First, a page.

Mental Health Services Tax
Proposition 63, approved by voters on November 2, 2004, enacted the Mental Health Services Act, which imposes an additional 1% tax on taxable incomes over $1,000,000. Please refer to the worksheet on page 13 (Form 540A) or on page 20 (Form 540) to compute the additional tax. Underpayment of Estimated Tax Penalty For taxable years beginning on or after January 1, 2005, the underpayment of estimated tax penalty shall not apply to the extent the underpayment of an installment was created or increased by any provision of law that is chaptered during and operative for the taxable year of the underpayment. To request a waiver of the underpayment of estimated tax penalty, get form FTB 5805, Underpayment of Estimated Tax by Individuals and Fiduciaries or form FTB 5805F, Underpayment of Estimated Tax by Farmers and Fisherman. Shasta County Wildfires/Southern California Flooding If you were a victim of the Shasta County Wildfires, Southern California Flooding, Debris Flows or Mudslides, get FTB Pub. 1034, How to Claim a State Tax Deduction for your Disaster Loss, for more information. Amnesty Recently enacted law provides clarification and relief for taxpayers who participated in the 2005 California State Amnesty program. For more information visit our Website at www.ftb.ca.gov and search for the Amnesty link.

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Personal Income Tax Booklet (REV 02-06)

Tax Shelter If you were involved in a potentially abusive tax shelter, then you may have a disclosure, registration, and/or a list maintenance requirement. Attach the IRS Form 8886 to the back of your California return along with your other supporting schedules. If this is the first time the reportable transaction is disclosed on the return, then send a duplicate copy of the Form 8886 to the address below. The Franchise Tax Board may impose several new penalties if you fail to file IRS Forms 8886, 8264, or any other required information. Tax Shelter Filing Franchise Tax Board PO Box 1673 Sacramento CA 95812-1673 For more information, see Registration and Reporting Requirements under Abusive Tax Shelters on our Website at www.ftb.ca.gov.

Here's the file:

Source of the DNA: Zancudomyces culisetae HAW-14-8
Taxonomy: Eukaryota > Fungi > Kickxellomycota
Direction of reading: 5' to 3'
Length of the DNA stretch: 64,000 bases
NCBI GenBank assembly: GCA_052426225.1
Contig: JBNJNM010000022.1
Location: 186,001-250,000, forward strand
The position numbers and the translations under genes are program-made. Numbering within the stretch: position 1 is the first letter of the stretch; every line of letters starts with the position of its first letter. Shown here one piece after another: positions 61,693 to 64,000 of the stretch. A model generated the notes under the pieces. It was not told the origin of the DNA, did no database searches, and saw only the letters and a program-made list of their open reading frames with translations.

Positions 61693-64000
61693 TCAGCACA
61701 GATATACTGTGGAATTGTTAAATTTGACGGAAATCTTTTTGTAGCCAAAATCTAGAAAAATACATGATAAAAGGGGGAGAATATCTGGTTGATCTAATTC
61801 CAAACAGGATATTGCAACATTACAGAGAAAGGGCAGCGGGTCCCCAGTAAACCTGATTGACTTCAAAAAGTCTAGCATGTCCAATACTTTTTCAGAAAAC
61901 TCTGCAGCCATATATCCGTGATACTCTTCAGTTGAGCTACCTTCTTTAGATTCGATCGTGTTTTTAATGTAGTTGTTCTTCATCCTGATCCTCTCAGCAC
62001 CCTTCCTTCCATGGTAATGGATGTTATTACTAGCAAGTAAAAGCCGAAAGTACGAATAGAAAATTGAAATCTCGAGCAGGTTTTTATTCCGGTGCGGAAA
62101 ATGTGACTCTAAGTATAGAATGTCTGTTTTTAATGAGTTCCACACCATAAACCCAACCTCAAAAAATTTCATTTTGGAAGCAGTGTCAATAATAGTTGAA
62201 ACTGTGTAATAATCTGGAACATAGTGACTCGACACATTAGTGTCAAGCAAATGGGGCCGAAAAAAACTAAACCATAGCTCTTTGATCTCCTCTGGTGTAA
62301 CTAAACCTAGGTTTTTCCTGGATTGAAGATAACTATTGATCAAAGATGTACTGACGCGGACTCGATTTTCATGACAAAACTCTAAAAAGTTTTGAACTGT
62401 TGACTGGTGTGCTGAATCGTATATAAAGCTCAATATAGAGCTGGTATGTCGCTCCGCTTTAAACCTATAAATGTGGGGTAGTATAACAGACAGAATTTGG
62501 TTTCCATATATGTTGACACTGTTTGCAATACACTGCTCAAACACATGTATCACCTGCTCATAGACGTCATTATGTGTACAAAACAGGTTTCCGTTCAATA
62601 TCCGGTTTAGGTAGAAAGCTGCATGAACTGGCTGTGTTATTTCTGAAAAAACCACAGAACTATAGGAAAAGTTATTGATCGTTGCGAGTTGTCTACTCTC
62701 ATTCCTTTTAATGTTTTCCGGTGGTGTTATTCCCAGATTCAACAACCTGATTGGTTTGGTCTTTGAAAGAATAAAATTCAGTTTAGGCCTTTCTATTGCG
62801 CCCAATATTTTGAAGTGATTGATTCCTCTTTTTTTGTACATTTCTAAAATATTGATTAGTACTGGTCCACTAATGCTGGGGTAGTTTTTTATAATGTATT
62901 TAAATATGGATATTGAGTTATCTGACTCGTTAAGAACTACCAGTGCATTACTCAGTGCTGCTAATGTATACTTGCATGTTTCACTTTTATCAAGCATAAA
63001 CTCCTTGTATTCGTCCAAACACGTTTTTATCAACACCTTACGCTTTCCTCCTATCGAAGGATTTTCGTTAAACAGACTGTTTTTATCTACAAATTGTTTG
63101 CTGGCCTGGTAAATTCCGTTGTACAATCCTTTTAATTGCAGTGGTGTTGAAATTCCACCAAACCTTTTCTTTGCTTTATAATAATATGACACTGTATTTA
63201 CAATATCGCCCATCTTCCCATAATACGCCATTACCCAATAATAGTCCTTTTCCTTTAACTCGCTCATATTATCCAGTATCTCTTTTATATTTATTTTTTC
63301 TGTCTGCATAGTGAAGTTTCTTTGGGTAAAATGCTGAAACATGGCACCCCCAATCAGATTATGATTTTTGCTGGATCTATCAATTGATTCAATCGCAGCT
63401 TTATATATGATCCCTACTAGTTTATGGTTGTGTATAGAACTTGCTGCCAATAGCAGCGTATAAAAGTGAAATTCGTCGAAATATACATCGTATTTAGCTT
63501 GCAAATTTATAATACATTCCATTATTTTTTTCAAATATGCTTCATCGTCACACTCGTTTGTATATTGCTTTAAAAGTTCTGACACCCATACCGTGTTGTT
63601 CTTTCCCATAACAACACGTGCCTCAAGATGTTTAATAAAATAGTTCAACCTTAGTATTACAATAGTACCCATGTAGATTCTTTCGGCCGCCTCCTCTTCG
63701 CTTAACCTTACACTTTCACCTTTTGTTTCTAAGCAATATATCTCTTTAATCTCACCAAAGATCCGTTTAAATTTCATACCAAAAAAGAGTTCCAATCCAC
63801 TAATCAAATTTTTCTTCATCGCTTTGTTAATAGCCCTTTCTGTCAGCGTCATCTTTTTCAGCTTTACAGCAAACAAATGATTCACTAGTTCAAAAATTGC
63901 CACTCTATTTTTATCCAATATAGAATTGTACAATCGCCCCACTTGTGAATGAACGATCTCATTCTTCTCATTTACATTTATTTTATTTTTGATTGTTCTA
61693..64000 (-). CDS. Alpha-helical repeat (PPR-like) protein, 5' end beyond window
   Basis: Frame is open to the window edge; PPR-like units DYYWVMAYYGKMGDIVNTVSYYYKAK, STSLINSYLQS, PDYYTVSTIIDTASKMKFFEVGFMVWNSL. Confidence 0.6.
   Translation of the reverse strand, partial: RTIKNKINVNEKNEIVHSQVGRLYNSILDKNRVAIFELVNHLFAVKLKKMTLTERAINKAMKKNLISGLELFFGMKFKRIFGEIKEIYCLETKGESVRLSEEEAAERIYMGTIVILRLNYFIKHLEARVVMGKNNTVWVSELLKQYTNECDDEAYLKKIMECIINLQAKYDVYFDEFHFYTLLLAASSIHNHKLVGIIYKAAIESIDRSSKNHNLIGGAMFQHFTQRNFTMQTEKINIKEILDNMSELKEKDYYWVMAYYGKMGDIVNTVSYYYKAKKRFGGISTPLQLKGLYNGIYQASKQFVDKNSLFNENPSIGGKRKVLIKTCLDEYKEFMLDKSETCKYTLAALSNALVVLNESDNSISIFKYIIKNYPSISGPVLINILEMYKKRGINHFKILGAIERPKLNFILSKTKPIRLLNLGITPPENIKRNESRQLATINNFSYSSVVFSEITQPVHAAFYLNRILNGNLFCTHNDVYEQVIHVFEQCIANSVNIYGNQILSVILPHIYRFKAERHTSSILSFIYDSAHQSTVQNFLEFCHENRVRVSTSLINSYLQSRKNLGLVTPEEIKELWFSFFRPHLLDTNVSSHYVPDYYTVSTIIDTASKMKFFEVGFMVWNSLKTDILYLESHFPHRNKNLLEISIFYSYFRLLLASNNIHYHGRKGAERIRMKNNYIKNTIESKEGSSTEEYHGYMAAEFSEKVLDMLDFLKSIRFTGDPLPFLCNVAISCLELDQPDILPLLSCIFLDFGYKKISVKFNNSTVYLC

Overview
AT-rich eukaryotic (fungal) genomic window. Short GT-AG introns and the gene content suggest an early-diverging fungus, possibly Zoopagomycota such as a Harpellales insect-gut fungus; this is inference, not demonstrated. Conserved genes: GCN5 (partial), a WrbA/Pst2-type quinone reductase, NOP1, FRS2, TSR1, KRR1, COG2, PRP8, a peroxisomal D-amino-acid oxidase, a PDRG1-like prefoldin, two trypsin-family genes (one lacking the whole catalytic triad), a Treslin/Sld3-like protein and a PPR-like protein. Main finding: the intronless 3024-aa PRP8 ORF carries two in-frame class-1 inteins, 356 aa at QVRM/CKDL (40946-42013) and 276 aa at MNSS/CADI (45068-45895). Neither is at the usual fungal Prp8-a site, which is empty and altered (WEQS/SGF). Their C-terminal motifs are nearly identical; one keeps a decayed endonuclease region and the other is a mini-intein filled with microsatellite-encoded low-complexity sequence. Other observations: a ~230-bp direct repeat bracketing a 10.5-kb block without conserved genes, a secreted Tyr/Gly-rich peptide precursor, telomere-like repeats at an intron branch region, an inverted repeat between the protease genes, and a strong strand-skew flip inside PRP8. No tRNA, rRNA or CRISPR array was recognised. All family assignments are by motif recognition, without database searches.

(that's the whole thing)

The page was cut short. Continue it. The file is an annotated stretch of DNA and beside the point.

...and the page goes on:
Other Important Information
New California Form Sch W-2 For taxable years beginning on or after January 1, 2005, you can use the CA Sch W-2 to report certain W-2 information. You should attach this schedule to side 2 of your income tax return. You can keep your W-2's for your own records. This is an optional form, as you can still attach your W-2's to the front of your return if you choose not to complete the CA Sch W-2. Prior Name Line There is a new line on Form 540A and 540 for taxpayers who may have filed their 2004 income tax returns under a different last name. If you had a different last name, please write the last name only from your 2004 tax return on this new line. New Voluntary Contribution Funds You may make voluntary contributions to the following funds: • Veterans' Quality of Life Fund • California Sexual Violence Victim Services Fund • California Colorectal Cancer Prevention Fund Natural Heritage Preservation Credit – The funding for the Natural Heritage Preservation Credit is available beginning January 1, 2005. Environmental Tax Credit – For taxable years beginning on or after July 1, 2005, California allows an environmental tax credit in an amount equal to five cents ($.05) for each gallon of ultra low sulfur diesel fuel produced during the taxable year by a small refiner at any facility located in California. The aggregate credit cannot exceed 25 percent of the qualified capital costs incurred by the small refiner with respect to that facility, reduced by the aggregate credits determined for all prior taxable years with respect to that facility. See form FTB 3511, Environmental Tax Credit, for more information.